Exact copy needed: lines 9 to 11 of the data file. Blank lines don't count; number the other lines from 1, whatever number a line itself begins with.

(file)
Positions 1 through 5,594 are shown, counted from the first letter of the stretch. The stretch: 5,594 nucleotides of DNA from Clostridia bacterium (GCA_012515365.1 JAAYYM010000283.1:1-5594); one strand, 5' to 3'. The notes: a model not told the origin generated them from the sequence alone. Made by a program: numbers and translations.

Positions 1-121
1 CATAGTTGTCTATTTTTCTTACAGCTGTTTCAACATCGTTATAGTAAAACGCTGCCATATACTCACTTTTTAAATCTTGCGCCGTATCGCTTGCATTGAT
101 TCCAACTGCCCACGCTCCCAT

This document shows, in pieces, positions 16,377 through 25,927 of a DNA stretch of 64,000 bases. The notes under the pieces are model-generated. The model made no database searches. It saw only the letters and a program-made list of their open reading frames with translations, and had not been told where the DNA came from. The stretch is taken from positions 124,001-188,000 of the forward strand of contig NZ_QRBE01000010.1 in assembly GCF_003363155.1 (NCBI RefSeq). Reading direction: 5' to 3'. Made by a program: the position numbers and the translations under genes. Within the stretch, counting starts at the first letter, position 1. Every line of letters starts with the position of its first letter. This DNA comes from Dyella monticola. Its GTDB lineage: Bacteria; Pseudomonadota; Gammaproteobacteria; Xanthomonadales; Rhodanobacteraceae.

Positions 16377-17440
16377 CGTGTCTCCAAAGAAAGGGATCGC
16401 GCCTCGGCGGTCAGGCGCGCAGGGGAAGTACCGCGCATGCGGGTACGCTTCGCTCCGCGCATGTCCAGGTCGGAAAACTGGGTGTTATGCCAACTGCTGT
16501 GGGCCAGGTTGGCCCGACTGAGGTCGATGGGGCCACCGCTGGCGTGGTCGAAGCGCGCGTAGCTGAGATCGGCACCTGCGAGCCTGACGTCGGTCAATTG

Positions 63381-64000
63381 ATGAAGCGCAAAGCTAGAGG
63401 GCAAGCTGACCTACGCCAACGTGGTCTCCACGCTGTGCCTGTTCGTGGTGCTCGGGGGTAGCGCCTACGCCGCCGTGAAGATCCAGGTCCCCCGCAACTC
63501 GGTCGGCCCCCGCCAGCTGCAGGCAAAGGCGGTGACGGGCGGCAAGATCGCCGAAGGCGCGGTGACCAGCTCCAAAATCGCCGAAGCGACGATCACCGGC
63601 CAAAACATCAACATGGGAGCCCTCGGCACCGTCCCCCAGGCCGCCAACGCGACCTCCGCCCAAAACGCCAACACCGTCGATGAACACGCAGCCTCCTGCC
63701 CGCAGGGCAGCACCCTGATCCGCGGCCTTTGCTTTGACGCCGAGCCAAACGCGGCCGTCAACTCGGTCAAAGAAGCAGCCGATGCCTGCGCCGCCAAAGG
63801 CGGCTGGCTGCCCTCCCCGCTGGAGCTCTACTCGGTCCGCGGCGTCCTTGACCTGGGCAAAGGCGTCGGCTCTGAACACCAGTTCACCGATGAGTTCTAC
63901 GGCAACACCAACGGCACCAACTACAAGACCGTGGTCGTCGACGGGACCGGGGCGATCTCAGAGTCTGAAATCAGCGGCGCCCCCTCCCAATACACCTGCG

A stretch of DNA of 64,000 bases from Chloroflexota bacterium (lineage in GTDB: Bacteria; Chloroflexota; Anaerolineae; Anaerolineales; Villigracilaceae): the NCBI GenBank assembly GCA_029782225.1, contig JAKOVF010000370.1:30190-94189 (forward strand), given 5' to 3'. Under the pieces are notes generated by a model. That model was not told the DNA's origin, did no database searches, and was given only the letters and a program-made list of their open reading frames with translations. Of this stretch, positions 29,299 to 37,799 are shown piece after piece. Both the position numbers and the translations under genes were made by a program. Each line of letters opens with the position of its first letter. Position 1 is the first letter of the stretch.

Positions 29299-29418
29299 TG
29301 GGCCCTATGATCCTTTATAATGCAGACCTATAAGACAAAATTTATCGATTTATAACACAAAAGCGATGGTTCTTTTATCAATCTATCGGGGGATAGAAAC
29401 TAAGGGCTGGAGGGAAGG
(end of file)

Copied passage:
16501 GGGCCAGGTTGGCCCGACTGAGGTCGATGGGGCCACCGCTGGCGTGGTCGAAGCGCGCGTAGCTGAGATCGGCACCTGCGAGCCTGACGTCGGTCAATTG

Positions 63381-64000
63381 ATGAAGCGCAAAGCTAGAGG